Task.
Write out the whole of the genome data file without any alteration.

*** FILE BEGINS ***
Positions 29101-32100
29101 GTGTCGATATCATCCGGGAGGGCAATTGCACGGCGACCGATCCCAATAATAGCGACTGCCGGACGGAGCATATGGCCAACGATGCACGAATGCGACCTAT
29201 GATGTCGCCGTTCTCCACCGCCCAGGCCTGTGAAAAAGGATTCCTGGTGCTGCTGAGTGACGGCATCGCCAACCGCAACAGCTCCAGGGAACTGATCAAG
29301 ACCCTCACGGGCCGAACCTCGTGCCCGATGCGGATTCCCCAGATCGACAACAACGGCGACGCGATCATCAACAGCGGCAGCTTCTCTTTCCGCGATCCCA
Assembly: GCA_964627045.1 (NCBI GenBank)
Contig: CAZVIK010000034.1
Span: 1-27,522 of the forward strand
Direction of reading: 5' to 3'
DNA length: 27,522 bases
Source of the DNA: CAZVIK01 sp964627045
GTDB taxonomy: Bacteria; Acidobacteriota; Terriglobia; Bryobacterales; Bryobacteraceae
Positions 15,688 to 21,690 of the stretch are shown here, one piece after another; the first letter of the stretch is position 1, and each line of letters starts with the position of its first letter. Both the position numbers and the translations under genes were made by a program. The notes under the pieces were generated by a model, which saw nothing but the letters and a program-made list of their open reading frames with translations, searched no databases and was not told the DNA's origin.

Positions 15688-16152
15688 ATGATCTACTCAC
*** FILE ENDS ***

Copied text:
Positions 29101-32100
29101 GTGTCGATATCATCCGGGAGGGCAATTGCACGGCGACCGATCCCAATAATAGCGACTGCCGGACGGAGCATATGGCCAACGATGCACGAATGCGACCTAT
29201 GATGTCGCCGTTCTCCACCGCCCAGGCCTGTGAAAAAGGATTCCTGGTGCTGCTGAGTGACGGCATCGCCAACCGCAACAGCTCCAGGGAACTGATCAAG
29301 ACCCTCACGGGCCGAACCTCGTGCCCGATGCGGATTCCCCAGATCGACAACAACGGCGACGCGATCATCAACAGCGGCAGCTTCTCTTTCCGCGATCCCA
Assembly: GCA_964627045.1 (NCBI GenBank)
Contig: CAZVIK010000034.1
Span: 1-27,522 of the forward strand
Direction of reading: 5' to 3'
DNA length: 27,522 bases
Source of the DNA: CAZVIK01 sp964627045
GTDB taxonomy: Bacteria; Acidobacteriota; Terriglobia; Bryobacterales; Bryobacteraceae
Positions 15,688 to 21,690 of the stretch are shown here, one piece after another; the first letter of the stretch is position 1, and each line of letters starts with the position of its first letter. Both the position numbers and the translations under genes were made by a program. The notes under the pieces were generated by a model, which saw nothing but the letters and a program-made list of their open reading frames with translations, searched no databases and was not told the DNA's origin.

Positions 15688-16152
15688 ATGATCTACTCAC